Moving on to knowable – the land of “celebrity chefs” and recipe driven change. I think the connection with food here runs deep – fortunes are being made daily by transforming the basic discipline of weight management into an elaborate process that requires expert guidance. The art of the celebrity chef is to make the recipe simple enough to explain but sufficiently difficult in practice for you to conclude you need a bit of assistance – whether or not the meal is right for you is another matter again. In organisational change terms I’m thinking of things like balanced scorecard, business process reengineering, any form of government led intervention in the UK (increasing literacy, reducing teenage pregnancy rates), leadership development programmes, multicultural awareness, culture change, blah, blah, blah. A very current example, the NHS National Programme for IT, is outlined in today’s Computer Weekly. The underlying belief here is that organisational change can be understood – and if you understand change maybe you control change. The lack of satisfaction attributed to large scale change initiatives seems to challenge this understanding however. Does acting like a celebrity chef bring anything worthwhile to the change party? The relatively static nature of offerings in the change market for the past few decades suggests not.

In the chaotic zone the consultancy model is “moving in mysterious ways” – the messiah who pushes the right button at the right moment. Perfect for those moments of crisis but not much good if you are trying to build a sustainable and resilient organisation.

Which brings us to the land of the complex – and given that by definition there is no predictability – the land of consultants as “learners and participants”. When the context is complex we need to act like learners and experimenters in order to discover more about the situation we wish to change; and we are participants in the sense that without prior knowledge we don’t have any advantage, and therefore any power, over anyone else. So you could say in order to be more effective as a consultant in a complex environment we need to let go of the need to be in a role and start acting more like human beings.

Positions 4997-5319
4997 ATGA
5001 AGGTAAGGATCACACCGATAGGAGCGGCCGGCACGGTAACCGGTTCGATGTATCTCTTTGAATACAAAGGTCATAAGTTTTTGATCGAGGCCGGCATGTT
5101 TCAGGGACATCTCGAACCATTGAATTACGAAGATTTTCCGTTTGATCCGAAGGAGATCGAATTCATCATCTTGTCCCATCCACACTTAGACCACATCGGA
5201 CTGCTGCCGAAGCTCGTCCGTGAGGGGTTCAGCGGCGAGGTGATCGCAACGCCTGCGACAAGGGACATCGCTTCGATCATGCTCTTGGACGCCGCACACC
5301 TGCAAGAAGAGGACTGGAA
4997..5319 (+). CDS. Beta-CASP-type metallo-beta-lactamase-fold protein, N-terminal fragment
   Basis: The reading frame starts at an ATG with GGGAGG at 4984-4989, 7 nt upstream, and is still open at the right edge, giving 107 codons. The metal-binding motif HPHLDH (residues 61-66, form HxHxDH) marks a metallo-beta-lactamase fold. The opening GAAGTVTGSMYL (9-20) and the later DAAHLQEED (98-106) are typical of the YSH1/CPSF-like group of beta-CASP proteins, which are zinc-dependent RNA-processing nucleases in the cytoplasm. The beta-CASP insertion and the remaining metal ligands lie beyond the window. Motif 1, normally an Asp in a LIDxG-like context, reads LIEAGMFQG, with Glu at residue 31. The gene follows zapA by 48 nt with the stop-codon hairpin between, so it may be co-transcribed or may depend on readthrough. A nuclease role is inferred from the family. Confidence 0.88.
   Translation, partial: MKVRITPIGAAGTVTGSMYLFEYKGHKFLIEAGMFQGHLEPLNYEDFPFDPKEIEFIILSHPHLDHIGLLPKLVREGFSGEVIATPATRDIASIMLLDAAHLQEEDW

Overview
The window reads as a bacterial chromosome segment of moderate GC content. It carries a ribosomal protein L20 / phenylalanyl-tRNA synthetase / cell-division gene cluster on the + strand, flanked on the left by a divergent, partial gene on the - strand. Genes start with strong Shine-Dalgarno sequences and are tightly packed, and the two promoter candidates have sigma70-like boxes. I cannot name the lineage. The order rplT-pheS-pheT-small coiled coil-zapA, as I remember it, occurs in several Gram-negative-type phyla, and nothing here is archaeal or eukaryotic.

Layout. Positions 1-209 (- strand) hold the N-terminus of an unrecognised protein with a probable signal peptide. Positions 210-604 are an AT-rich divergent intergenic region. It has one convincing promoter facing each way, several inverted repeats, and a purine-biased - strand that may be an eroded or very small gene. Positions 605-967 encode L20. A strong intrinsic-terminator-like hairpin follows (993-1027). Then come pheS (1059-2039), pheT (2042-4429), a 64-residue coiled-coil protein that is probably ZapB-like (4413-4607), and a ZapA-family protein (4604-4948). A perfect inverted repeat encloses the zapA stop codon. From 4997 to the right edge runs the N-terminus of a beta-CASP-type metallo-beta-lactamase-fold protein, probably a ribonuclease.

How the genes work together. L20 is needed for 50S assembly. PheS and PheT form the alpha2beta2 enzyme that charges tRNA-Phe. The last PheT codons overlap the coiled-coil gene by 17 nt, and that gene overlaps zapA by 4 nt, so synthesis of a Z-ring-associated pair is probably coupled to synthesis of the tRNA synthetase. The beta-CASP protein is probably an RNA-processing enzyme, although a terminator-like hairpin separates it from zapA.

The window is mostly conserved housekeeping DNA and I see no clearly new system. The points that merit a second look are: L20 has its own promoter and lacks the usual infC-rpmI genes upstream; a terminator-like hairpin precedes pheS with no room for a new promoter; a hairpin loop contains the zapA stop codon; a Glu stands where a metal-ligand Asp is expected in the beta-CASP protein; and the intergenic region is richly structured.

Our assumption at Castleton is that organisations, like economies, are inherently complex and consultancy offerings that assume otherwise – but still aim to create meaningful change – are almost certainly doomed to failure. The anecdotal evidence backs this up – statistics on levels of satisfaction with change programmes usually say that people are not fully satisfied with outcomes around 80% of the time. A scan of change offerings on the internet reveals the narrowness of perspectives on change – it’s typically seen from the perspective of either the implementers or the recipients but not from both simultaneously.

To conclude: there are at least two levels of risk in not matching the change offering to the context – on the surface it puts us, as consultants, in the position of selling the wrong thing and valuing a wrong, or at best outdated, skillset, and as an unwelcome by product we seduce clients into the expectation of off the shelf solutions and quick wins for almost any type of challenge. Not a recipe for resilient organisations or consultancies.

Self serving disclosure – we are currently collaborating with Cognitive Edge on a couple of projects.